#define incy() do { y--; dyt += d2yt; t += dyt; } while (0)

Well, more straightforward in that the three statements are terminated by semi-colons. Less so with the use of the do { } while (0) loop, which is a common idiom for turning multiple statements into one big statement.

(Although it looks like a loop, it will only execute once and then end because the while (0) condition is guaranteed false. The purpose of this trick is that a semicolon is required after the macro so you use it just like a normal function: incx(); or incy();)

Anyways, the point of those macros is to take the repeated occurrences of x++; dxt += d2xt; t += dxt; and replace them with a single macro invocation. This sequence of three statements is repeated often enough to make this refactoring worthwhile.

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In C, #defines are processed by the preprocessor, which does simple textual replacement before the compiler even sees the code. You have a source file like this:

#define incx() x++, dxt += d2xt, t += dxt 

if (t + ry2*x <= crit1 || t + rx2*y <= crit3)
    incx();

The preprocessor replaces every occurrence of incx() with x++, dxt += d2xt, t += dxt, so this results in:

if (t + ry2*x <= crit1 || t + rx2*y <= crit3)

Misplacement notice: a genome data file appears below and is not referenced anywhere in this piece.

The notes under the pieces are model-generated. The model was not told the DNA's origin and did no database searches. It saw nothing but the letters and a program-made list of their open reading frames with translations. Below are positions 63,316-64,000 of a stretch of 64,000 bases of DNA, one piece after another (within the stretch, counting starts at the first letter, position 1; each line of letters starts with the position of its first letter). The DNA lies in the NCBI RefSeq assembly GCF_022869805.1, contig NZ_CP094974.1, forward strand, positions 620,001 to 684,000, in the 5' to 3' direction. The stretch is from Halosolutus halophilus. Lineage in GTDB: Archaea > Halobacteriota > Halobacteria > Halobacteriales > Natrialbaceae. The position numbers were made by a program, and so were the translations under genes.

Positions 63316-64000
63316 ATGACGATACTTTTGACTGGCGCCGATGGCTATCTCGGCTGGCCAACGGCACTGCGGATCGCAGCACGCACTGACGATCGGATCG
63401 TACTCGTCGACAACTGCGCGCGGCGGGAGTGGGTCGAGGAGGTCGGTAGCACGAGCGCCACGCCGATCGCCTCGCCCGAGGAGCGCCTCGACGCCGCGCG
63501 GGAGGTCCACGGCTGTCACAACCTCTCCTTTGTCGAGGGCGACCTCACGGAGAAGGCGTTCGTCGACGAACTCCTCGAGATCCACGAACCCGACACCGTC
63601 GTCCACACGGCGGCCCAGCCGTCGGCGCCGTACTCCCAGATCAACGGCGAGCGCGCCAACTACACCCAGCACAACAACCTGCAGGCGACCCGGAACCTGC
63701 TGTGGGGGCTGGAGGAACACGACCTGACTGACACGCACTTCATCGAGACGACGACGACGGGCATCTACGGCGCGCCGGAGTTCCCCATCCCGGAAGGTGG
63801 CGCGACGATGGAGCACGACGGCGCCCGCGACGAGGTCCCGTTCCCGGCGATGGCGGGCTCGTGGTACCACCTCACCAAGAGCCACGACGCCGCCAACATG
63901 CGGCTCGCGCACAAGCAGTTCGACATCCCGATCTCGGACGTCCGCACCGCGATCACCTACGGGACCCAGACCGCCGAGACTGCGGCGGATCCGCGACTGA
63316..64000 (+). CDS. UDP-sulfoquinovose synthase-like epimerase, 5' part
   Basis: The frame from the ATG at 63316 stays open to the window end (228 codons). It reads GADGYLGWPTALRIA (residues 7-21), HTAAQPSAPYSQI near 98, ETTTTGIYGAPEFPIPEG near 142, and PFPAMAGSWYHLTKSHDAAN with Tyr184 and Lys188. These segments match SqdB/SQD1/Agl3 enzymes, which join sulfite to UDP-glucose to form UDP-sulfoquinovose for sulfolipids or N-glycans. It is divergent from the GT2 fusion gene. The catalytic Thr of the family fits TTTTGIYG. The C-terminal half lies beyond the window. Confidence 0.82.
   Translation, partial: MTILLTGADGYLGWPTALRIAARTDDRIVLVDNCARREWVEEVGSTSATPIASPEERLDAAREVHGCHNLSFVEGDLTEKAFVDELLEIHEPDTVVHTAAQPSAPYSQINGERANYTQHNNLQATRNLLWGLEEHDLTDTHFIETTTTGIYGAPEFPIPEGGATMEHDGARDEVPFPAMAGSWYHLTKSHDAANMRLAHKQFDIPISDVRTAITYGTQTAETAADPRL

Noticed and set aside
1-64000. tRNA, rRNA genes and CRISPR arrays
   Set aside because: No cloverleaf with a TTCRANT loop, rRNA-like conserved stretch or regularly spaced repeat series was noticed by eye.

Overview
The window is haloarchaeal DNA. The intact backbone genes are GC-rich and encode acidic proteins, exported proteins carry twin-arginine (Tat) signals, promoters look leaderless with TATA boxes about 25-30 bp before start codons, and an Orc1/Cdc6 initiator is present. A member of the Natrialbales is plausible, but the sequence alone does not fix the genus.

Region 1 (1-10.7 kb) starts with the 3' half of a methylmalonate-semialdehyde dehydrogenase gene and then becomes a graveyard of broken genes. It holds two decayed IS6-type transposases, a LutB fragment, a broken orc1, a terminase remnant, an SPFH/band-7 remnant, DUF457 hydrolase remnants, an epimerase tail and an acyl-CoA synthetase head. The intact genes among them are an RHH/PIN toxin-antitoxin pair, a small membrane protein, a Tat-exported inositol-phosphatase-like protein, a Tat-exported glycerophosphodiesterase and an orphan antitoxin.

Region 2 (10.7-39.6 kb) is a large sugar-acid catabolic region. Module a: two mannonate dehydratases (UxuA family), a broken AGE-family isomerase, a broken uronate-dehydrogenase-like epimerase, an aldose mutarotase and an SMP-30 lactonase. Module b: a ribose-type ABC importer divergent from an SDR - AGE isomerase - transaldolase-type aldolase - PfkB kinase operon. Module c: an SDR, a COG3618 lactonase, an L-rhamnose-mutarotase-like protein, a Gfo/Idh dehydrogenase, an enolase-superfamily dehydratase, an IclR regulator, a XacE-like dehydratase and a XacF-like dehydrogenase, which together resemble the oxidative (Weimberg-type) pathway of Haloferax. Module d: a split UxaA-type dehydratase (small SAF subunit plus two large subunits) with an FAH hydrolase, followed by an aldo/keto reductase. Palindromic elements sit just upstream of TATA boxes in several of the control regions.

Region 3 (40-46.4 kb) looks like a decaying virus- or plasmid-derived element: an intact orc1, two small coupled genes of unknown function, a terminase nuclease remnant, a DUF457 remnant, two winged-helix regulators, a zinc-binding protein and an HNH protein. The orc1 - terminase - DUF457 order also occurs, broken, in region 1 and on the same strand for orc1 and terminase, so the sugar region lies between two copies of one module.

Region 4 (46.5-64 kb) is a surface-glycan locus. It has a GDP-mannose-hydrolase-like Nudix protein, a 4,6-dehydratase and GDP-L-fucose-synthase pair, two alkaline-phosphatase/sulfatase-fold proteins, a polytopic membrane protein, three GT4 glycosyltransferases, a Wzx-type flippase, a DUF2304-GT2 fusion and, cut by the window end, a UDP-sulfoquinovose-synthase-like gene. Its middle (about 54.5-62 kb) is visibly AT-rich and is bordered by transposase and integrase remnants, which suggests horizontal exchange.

x++, dxt += d2xt, t += dxt;

This is what the compiler actually sees and tries to compile.

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#define is evaluated by the preprocessor and simply replaces any instance of the first item with the rest of the line. So the code is equivalent to the following:

void ellipse(int xc, int yc, int rx, int ry, int color)
{
    int x = 0, y = ry;
    long rx2 = (long)rx*rx, ry2 = (long)ry*ry;
    long crit1 = -(rx2/4 + rx%2 + ry2);
    long crit2 = -(ry2/4 + ry%2 + rx2);
    long crit3 = -(ry2/4 + ry%2);
    long t = -rx2*y; // e(x+1/2,y-1/2) - (a^2+b^2)/4
    long dxt = 2*ry2*x, dyt = -2*rx2*y;
    long d2xt = 2*ry2, d2yt = 2*rx2;

    while (y>=0 && x<=rx)
    {
        pixel(xc+x, yc+y, color);
        if (x!=0 || y!=0)
            pixel(xc-x, yc-y, color);
        if (x!=0 && y!=0)
        {
            pixel(xc+x, yc-y, color);
            pixel(xc-x, yc+y, color);
        }
        if (t + ry2*x <= crit1 ||   //e(x+1,y-1/2) <= 0
            t + rx2*y <= crit3)     //e(x+1/2,y) <= 0
            x++, dxt += d2xt, t += dxt;
        else if (t - rx2*y > crit2) //e(x+1/2,y-1) > 0
            y--, dyt += d2yt, t += dyt;
        else
        {
            x++, dxt += d2xt, t += dxt;
            y--, dyt += d2yt, t += dyt;
        }
    }
}
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It means the actual code has become too complex to read, and prior developers have resorted to using macros to make it more readable.

Since they didn't leave a comment - they failed

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For a higher-level answer of "what's it doing", it's computing an approximate solution to a differential equation to draw the ellipse; the dxt, d2xt, dyt, and d2yt variables are rates-of-change (dx/dt, d^{2}x/dt^{2}, dy/dt, d^{2}y/dt^{2}, more or less). The incx() and incy() macros update all of the variables of the equation together by one step, to make sure that they stay in sync. Think of it as a very small attempt at information hiding.